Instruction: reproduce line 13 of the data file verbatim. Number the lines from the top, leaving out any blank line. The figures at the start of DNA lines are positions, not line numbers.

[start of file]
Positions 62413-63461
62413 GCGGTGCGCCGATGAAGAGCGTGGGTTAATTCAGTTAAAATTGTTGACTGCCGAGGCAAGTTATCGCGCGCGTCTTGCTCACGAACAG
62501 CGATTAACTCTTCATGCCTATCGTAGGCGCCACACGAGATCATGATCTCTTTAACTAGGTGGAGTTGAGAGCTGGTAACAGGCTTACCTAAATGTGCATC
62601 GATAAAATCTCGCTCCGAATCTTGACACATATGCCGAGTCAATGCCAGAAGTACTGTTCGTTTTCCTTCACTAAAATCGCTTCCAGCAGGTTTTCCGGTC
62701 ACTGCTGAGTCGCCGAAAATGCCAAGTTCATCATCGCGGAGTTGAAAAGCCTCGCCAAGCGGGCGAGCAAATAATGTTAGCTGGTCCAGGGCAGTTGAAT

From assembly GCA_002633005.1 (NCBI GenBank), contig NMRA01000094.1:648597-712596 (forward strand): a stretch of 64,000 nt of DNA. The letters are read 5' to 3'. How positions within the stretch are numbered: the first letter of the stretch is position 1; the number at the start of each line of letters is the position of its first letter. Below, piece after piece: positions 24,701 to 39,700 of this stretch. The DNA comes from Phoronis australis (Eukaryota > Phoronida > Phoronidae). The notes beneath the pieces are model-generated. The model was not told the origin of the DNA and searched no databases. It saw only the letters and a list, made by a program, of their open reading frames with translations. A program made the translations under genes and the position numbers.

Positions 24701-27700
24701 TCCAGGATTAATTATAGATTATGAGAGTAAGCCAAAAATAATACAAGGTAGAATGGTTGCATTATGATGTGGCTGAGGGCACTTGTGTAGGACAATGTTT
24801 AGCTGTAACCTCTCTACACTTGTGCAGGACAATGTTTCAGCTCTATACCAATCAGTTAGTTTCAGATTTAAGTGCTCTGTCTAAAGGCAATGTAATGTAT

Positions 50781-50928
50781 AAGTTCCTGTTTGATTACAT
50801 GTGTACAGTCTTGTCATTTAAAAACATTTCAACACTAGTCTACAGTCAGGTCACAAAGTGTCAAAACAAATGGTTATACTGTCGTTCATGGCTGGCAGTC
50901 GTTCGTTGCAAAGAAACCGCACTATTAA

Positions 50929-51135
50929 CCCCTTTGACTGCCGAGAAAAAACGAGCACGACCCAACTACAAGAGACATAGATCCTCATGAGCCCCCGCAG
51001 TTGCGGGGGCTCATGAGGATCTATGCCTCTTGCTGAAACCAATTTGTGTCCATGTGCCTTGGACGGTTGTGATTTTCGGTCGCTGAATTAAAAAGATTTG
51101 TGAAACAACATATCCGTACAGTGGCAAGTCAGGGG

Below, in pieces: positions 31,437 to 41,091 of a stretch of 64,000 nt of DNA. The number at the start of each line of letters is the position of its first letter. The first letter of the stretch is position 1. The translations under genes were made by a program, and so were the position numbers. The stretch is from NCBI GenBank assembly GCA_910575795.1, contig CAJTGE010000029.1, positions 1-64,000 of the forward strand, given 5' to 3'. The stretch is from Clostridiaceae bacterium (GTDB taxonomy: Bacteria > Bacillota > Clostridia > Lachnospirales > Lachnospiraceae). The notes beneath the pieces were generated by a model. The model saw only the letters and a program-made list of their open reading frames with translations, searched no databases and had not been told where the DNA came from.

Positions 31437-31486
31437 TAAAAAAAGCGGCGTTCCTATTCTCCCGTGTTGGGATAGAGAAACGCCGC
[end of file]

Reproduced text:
50901 GTTCGTTGCAAAGAAACCGCACTATTAA